Several weeks ago, a Columbia Township Police officer ticketed a number of people on Eagle Point Road, near Jefferson, for exceeding the speed limit. The officer believed the speed limit to be 25 mph from where Eagle Points meets Jefferson. So it’s not a surprise that he caught his share of speeders. John Stewart, who lives on Eagle Point Drive, got one of those tickets. But he pointed out in court “there is no speed limit posted.” That leads to the natural question of how speed limits can be effectively and judiciously enforced if they are not posted. Jackson County Magistrate Frederick Bishop apparently agreed that there was a lack of clarity, and voided John Stewart’s ticket. According to Columbia Township Police David Elwell, the magistrate “threw out the tickets.”
Chief Elwell said a process has begun to set speed limits on Eagle Point and a combination of factors will be considered. Two of them are access points (like number of driveways) and the speed cars currently travel. Chief Elwell said “that’s what those hoses now on Eagle do–they check the speed of cars passing over them.” He indicated that the speed of 85% of the drivers enter into the decision making. An extensive online explanation by the State of Michigan comments that it’s important to “recognize that unreasonable restrictions encourage widespread violations and disrespect for the entire traffic control system.” To read about the process of setting speed limits, click here. Michigan State Police and road commission are part of the study.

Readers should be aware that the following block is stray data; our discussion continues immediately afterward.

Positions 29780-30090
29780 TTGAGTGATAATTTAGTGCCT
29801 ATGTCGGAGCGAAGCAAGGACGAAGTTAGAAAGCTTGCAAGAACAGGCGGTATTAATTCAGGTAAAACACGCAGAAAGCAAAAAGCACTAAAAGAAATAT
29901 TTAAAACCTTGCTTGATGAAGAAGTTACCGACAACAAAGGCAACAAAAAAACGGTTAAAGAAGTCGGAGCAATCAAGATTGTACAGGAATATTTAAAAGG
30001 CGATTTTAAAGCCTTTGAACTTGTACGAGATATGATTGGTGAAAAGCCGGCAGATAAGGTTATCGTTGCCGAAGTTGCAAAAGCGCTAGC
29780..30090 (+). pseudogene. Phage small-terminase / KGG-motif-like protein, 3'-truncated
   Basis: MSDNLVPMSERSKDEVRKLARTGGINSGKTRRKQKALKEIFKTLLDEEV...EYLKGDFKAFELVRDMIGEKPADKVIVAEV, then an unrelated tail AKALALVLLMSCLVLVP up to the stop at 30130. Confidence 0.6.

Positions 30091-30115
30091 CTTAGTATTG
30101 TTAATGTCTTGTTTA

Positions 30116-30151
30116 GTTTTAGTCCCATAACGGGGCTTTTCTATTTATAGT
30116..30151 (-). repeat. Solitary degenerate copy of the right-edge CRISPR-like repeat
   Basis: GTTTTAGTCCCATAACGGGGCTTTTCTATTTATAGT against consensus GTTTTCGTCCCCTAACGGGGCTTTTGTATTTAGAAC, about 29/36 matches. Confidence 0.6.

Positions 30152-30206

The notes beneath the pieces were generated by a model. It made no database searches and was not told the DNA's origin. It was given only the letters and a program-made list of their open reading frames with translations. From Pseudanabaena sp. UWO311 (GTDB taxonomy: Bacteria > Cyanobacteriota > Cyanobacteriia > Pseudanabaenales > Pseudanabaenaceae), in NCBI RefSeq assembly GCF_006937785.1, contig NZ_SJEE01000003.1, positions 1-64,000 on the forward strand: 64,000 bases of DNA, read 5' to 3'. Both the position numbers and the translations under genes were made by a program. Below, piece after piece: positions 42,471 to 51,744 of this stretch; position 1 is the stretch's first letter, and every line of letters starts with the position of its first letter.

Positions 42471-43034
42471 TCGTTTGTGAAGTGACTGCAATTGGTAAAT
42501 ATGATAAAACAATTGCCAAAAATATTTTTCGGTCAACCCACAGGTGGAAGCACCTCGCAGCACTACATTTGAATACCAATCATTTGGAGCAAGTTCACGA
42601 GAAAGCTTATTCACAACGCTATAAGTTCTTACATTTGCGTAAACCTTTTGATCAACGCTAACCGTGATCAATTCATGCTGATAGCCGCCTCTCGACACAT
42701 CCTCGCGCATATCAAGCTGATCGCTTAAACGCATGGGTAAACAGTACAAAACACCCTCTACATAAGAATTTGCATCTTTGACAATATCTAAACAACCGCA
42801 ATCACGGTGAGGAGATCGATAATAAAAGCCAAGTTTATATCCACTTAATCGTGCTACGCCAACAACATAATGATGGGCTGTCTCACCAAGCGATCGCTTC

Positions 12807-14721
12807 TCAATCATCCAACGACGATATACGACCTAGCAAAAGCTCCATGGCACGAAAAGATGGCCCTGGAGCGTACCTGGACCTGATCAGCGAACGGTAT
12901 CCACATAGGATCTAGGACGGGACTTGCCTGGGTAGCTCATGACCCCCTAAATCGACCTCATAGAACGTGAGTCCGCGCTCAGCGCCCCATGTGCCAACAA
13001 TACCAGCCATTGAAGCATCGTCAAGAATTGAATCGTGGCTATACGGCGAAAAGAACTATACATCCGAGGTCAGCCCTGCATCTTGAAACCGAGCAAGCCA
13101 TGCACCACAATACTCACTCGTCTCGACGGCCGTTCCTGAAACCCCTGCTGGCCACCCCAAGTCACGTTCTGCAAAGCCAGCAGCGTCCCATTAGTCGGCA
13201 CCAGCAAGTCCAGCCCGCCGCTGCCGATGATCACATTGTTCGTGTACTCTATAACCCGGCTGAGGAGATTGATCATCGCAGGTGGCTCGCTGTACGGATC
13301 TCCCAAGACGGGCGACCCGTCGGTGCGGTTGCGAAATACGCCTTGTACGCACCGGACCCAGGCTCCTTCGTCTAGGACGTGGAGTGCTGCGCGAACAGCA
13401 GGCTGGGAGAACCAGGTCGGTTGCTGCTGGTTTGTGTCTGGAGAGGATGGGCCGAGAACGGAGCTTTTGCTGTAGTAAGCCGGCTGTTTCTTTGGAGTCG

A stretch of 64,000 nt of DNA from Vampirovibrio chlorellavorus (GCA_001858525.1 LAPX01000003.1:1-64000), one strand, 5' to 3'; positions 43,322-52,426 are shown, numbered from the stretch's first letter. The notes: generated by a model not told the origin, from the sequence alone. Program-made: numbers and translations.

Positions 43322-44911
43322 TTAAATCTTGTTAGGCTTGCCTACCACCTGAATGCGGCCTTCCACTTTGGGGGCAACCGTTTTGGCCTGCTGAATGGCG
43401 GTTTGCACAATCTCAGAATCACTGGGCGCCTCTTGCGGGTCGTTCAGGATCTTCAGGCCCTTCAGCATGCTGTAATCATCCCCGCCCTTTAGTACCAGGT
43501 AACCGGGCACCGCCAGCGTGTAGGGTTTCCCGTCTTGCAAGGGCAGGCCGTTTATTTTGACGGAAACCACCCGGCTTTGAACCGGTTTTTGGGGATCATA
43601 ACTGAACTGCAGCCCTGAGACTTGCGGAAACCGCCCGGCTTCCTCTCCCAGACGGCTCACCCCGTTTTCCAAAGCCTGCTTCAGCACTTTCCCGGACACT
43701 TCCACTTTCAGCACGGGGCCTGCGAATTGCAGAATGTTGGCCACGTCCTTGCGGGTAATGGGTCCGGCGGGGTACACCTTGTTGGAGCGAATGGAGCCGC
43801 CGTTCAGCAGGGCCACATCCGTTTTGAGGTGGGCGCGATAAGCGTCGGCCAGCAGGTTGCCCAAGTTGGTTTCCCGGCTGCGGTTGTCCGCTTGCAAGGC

There are at least three distinct driving situations on Eagle Point Road and Eagle Point Drive. Going north from Jefferson to Lakeview West, there are few driveways and the road has a rural feel to it. As soon as you get to Lakeview, that changes–it’s suddenly more like a neighborhood. As you head north up the hill towards the Point you face reduced visibility. And as you approach the Point, you find yourself surrounded by the busy parking lots of the Marina and the Pointe Bar and Grill. Turning east on Eagle Point Drive, you are now on a gravel road with plenty of ruts, then the pavement returns. With many driveways and lots of people activity, it differs significantly from the rural-like section from Jefferson to Lakeview. Of course, coming down Eagle Point, drivers know that rough winters have left behind nature’s own way of slowing you down–natural speed bumps otherwise known as potholes.
It’s not known when the results of the speed study will be completed, and Chief Elwell has agreed to keep the community informed through this website on its progress. But it does seem likely that sometime in the near future we will see signs posted where none was before.